permission and validation these companies will then develop the appropriate tactics to maximize that dialogue.

• Companies with large brand footprints such as Nike and Coca-Cola are bringing their social media and content marketing
activities in-house as opposed to leaving it to their digital agencies to handle. In doing so, they are now able to build a more intimate relationship with their social community and produce the editorial content they would like to tell.

• Integrated social marketing gains further momentum and the use of e-mail continues to remain strong but there will be an increased  focus personalization and real time communication. As an example, you now receive location-based phone texts and  e-mails as you walk by a retail location with a special offer. The opportunity is personalized and the message delivery is timely.

• Some new application or platform will come along to energize the marketplace.  It may be just like Pinterest or Instagram. At one point, few people knew of these applications, and then suddenly, everyone was using it.

What are your predictions for 2013?


If you start me up, I’ll never stop. Blueprint how to manage your career.

The Start-Up of You

If you start me up
If you start me up I’ll never stop

The Rolling Stones-  (1981)

‘The Start-Up of You’ written by Reid Hoffman (co-founder and Chairman of LinkedIn) & Ben Casnocha (start-up entrepreneur) is an interesting read on the importance of developing an entrepreneurial mindset to thrive professionally in today’s fast-moving, connected and competitive economy.

There was a time when people who graduated from university/college smoothly rode to the top of the professional escalator and just as smoothly exited at 60 years of age into comfortable retirement.  For most people, that dream is no longer an option. Now both young and seasoned professionals alike need to develop new models to take charge of their career futures. That sobering message is probably one of the reasons the book made the New York Times Best Seller list earlier this year.

I had the pleasure of hearing Ben Casnocha speak in Toronto last week as he laid out the required skill and mindset for succeeding in today’s modern marketplace.  Casnocha is a very engaging speaker.  That said, I did have a problem with both the book and Casnocha’s presentation because all the successful examples and insights culled were from Silicon Valley.  It is hard to imagine transferring those same entrepreneurial lessons directly to traditional “mortar and bricks” companies because of the vast difference in business culture, worker skills, fixed assets and economic realities. We hear with increasing frequency about companies such as Blockbuster Video, Borders, or Kodak closing their doors, or filling for Chapter 11 because they could no longer adapt or compete. And we need to remember the Detroit Big Three did not change their business practices until the government economic bailout required them to do so.

This book is not a book about looking for a new job, BUT the book is still an excellent read because it reminds you to find time to do things we only do when looking for a job.  As the subtitle says  “Adapt to the Future, Invest in Yourself, and Transform Your Career.”

Here are some of the blueprint highlights the authors hope will give you an edge.

We are all born as entrepreneurs. Develop your competitive edge and formulate a plan.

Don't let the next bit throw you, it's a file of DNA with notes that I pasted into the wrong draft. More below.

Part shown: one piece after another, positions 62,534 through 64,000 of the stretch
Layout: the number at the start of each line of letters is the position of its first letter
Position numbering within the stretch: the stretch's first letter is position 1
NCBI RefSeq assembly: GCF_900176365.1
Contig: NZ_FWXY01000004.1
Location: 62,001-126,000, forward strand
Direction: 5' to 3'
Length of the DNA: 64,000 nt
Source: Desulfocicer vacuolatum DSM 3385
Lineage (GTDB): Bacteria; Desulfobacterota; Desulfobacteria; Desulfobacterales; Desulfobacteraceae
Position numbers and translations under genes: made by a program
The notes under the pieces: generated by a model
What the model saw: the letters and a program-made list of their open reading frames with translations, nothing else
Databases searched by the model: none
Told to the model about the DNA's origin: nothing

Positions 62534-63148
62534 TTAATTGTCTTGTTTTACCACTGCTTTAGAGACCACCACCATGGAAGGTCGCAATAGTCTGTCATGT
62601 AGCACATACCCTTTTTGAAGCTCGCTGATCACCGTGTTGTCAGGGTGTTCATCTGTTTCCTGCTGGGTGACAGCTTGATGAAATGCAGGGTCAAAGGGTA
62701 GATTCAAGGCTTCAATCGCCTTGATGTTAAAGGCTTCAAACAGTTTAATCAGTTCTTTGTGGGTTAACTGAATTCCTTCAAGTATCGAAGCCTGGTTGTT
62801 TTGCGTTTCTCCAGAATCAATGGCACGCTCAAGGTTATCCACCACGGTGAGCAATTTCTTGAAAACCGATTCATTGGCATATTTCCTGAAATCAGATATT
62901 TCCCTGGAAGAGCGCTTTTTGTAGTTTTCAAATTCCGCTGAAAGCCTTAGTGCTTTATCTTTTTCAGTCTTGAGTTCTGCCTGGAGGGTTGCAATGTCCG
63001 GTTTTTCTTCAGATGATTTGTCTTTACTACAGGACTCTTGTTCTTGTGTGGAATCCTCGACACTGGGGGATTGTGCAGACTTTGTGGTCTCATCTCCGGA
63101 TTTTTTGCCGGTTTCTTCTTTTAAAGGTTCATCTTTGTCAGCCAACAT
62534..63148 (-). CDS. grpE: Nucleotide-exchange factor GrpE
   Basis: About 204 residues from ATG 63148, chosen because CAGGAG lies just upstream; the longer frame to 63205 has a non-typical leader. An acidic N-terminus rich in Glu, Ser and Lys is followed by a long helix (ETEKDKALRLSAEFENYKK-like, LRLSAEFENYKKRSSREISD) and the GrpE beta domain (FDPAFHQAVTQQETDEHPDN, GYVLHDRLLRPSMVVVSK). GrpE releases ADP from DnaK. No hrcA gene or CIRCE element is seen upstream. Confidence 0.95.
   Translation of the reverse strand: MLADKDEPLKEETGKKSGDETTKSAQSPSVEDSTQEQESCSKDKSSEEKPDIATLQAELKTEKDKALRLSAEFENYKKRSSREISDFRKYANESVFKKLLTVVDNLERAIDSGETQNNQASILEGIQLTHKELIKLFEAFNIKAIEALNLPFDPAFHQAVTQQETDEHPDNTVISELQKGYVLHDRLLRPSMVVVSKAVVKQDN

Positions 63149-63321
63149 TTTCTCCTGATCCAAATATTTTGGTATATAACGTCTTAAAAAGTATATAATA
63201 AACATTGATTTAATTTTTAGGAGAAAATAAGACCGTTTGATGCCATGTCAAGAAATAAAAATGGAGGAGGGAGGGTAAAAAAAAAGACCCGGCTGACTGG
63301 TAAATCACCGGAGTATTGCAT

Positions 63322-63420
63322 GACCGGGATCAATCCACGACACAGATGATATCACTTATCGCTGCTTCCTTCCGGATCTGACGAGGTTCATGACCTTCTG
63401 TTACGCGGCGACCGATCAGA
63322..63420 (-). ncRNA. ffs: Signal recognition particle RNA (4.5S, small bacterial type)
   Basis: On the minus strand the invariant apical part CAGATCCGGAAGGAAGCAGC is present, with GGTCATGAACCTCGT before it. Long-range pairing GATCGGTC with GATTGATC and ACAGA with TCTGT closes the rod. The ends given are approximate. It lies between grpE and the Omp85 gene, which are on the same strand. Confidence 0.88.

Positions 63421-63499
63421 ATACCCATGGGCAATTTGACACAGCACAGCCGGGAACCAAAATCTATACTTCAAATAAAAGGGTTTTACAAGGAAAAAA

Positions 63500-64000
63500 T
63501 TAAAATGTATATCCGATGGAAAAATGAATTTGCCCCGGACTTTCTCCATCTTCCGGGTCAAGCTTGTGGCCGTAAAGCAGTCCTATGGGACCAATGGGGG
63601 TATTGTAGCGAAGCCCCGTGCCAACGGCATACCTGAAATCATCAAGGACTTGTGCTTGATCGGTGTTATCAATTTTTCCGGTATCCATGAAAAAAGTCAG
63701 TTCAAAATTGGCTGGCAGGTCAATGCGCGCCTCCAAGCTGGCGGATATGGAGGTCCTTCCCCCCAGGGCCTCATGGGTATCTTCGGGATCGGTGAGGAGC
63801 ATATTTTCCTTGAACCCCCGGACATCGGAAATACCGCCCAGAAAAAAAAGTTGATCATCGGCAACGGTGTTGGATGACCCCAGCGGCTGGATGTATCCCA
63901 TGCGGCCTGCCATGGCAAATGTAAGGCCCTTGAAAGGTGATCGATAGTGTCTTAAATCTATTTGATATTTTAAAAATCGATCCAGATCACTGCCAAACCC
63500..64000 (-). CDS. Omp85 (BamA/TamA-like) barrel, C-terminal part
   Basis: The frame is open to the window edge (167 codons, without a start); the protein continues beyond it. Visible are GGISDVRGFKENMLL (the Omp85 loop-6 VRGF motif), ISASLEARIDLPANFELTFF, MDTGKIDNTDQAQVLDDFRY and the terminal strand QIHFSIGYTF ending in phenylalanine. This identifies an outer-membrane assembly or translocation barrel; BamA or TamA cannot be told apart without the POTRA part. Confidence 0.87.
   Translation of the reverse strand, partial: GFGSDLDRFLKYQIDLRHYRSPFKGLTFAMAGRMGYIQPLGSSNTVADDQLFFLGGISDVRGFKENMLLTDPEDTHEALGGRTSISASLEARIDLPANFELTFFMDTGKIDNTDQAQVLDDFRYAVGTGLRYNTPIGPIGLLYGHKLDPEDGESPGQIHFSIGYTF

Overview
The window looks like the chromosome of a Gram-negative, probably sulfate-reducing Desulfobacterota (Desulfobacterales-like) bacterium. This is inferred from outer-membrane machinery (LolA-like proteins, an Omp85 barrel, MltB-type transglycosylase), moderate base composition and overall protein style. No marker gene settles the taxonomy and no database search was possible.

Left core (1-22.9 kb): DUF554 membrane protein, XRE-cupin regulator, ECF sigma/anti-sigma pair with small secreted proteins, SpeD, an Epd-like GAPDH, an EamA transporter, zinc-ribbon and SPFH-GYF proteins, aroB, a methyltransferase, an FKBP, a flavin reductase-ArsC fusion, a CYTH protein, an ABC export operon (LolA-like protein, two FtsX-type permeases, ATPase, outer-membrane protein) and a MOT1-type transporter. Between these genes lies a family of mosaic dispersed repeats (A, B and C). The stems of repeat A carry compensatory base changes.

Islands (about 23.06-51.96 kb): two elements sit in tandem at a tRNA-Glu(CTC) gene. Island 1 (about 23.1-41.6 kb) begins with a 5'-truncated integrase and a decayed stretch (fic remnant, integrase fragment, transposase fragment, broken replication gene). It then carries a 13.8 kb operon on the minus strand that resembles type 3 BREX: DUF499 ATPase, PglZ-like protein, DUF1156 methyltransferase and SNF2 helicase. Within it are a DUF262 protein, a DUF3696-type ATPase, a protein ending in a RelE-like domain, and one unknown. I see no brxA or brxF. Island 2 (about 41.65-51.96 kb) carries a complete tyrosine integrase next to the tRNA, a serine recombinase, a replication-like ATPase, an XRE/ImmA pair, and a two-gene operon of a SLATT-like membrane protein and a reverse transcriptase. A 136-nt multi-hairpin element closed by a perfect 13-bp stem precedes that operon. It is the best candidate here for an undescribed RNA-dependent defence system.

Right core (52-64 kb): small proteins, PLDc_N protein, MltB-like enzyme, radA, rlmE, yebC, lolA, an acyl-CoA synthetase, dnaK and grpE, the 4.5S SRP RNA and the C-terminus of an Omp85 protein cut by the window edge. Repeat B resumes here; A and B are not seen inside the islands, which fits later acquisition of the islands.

Develop your competitive advantage. Combine your assets, values/aspirations and the market realities to understand your opportunities. Fit these 3 puzzle pieces together to chart your next course of action. As an example, one strategy might be to “pick a hill” that has less competition and will allow you to shine.

ABZ Planning.  Adapt and have several career plans in your back pocket because no matter what you do for a living you will always be planning and adapting. Plan A is the ideal target you are aiming shooting for.  Plan B involves being ready for “pivot” ideas or new opportunities to change your path.  And since the best laid plans of men can go awry “Plan Z ” is your fallback strategy that will allow you to stay afloat and regroup.

Build Real, Lasting Relationships. Create your own professional network composed of a select number of “Professional Allies” with similar experiences and mix them along hundreds of “Acquaintances” you can tap into and learn from each other. And no surprise due to Hoffman’s tie to LinkedIn, learn how to maximize LinkedIn’s full potential to develop and accelerate your career to the next level.

Invest In You. You can no longer rely on a company to hire and train you. Find and learn from Mentors from both inside and outside your company. Follow companies you are interested in, travel, attend conferences and seminars.  Find the time and build skills that will allow you to take advantage of these external resources.

Find And Create Opportunities. Learn to run your career like a small business and stay focused on planning and adapting on an ongoing basis. Find a way to add value in a way no one else can. See opportunities instead of obstacles, take calculated risks and have impact.

Take Risks. Risk is the flip side of every opportunity and career move. If you are not concerned about the risk involved in a career opportunity, it is probably not the discovery  you were looking for.

Avoid Using Words Like “Finished”. Treat your career like a start-up and always be in Beta Testing. We are all works in progress with the opportunity to constantly improve personally and professionally.

The book offers many practical things we should all be doing every day/week/month to learn, grow and be satisfied in our careers. Now the challenge is to do them.  The Rolling Stones often use the song “Start Me Up” to kickoff their live shows and get things started.  Read “The Start-Up of You” and get your entrepreneurial Mojo started.

If you have read the book please share your thoughts.